I want to give another huge “Thank You” to Jessica for letting me be her guest blogger for today. I hope to see you all soon over at Color Transformed Family.
Good Morning, again! Kevin and I are leaving Florence this morning and making our way south to Rome! We’re so excited about this portion of our trip! We’ve both been to Rome before, but never together! And while we’re enjoying our trip, we’re really missing the Little House.
Here today to share why she loves her Little House Flat, is Annabel from Annabel Vita! On her blog, Annabel covers everything from recipes and sewing to the best places to swim in the Loire Valley, France! I love reading her blog and I hope you do, too!
PS. Annabel, your flat is almost 200 years older than the Little House! She was built in 1940 (and we think she’s old)!
Hey Little House lovers!I’m Annabel Vita and I live in a teeny flat in small city in England with my very tall soon-to-be husband and my enormous collection of baskets. Although I often yearn for more space, there are some things I love about living small and I thought I shared them with fans of Jess and Kevin’s Little House.
1) Clean up is a breeze! I can hoover pretty much our entire flat from one socket. If people are coming over and the place is a tip, I can get it from chaos to calm in about an hour, tops, including cleaning the kitchen and bathroom.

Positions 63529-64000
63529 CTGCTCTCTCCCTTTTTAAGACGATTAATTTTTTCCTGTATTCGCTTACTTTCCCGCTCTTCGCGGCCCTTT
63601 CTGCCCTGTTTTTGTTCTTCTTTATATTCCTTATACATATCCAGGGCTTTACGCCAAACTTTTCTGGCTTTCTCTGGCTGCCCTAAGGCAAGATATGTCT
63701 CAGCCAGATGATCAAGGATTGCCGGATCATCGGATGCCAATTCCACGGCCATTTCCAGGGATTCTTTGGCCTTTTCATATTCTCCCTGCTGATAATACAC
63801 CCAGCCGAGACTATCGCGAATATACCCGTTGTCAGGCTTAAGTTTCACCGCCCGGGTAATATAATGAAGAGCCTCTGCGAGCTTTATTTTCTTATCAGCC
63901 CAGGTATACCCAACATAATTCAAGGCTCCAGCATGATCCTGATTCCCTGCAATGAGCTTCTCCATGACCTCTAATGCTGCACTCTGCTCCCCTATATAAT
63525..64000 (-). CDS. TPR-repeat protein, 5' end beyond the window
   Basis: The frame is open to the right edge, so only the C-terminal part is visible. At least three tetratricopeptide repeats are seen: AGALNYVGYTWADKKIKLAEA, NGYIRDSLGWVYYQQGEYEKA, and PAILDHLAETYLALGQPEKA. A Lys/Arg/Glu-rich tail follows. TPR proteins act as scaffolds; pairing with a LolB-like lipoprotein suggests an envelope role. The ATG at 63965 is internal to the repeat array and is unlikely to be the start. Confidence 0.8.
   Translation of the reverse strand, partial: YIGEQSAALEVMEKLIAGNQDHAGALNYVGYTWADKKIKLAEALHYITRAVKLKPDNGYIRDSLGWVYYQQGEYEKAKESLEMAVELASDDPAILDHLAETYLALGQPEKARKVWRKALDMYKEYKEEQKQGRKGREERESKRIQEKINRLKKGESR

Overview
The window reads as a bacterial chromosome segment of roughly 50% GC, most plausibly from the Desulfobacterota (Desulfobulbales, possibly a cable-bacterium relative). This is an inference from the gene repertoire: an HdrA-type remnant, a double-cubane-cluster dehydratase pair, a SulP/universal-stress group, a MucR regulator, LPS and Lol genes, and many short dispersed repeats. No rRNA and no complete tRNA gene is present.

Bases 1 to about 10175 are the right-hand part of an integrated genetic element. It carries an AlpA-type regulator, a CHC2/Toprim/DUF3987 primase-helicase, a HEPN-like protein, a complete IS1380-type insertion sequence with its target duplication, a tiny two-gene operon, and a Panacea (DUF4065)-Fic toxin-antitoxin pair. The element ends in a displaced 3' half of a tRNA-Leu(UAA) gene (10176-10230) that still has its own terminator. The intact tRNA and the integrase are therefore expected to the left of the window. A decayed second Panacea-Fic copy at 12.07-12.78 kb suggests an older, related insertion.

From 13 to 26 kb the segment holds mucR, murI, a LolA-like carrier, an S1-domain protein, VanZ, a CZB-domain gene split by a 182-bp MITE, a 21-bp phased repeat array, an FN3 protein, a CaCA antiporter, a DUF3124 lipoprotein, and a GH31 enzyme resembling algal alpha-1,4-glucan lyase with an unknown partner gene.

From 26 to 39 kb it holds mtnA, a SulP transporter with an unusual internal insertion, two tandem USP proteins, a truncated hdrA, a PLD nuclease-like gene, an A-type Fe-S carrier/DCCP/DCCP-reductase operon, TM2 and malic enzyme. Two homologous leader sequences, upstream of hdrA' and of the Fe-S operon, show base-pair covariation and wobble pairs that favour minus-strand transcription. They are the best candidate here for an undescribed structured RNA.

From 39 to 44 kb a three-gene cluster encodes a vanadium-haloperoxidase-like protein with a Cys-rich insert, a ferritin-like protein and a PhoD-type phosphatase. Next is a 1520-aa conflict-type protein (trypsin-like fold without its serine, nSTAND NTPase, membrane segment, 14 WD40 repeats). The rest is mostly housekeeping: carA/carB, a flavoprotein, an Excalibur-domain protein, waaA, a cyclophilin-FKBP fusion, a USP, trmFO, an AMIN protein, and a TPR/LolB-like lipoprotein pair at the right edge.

2) Every corner of our home is filled with something we love. We still have some bits of filler/Ikea furniture, but we have a few pieces that we love love love and the fact our flat is so small means it feels just full of treasured things.
3) Mr V and I are always close. Even if we’re at opposite ends of the flat, we can still talk. I love that. (He doesn’t love it when I follow him into the tiny kitchen and get in his way, but that’s a different story.) Having a small flat means our living room is our TV room, office, sewing room and dining room.We often spend weekend days in the same room working on different things and it’s just lovely and companionable. One day, I’d love to have a sewing room of my own but I’d miss being in the same room all the time.
4) Everything is to hand. It takes a special type of kitchen ballet to make a fancy meal or bake a cake in our kitchen as there is so little counter space, but all the ingredients and all the tools are right within reach. I love getting in there with the door shut, putting the radio on and making things. It feels like my own little world!
5) I kind of love how little clothes storage we have. It means I have to ruthless edit what I keep out every season (excess is under the bed or at my mum’s house), but it makes getting dressed in the morning so much easier. I honestly think I’m better dressed now than I was when I lived on my own with a huuuuuge wardrobe crammed with all my clothes.
6) If you read my blog you’ll be bored of hearing me say this, but honestly what I love most about living small is the opportunities it gives us. Our location is so incredible it makes me want to throw privacy to the wind and hand out my postcode so you could google it! We also have large windows and incredible original features from when the property was built in 1745. These are things we couldn’t afford if we had more space, and they all add up to a home that makes us really, really happy, even if it’s pretty small.
Thanks Jess and Kev! I hope you’re having a wonderful time away and I’m sure I speak for everyone when I say we can’t wait to hear all about it.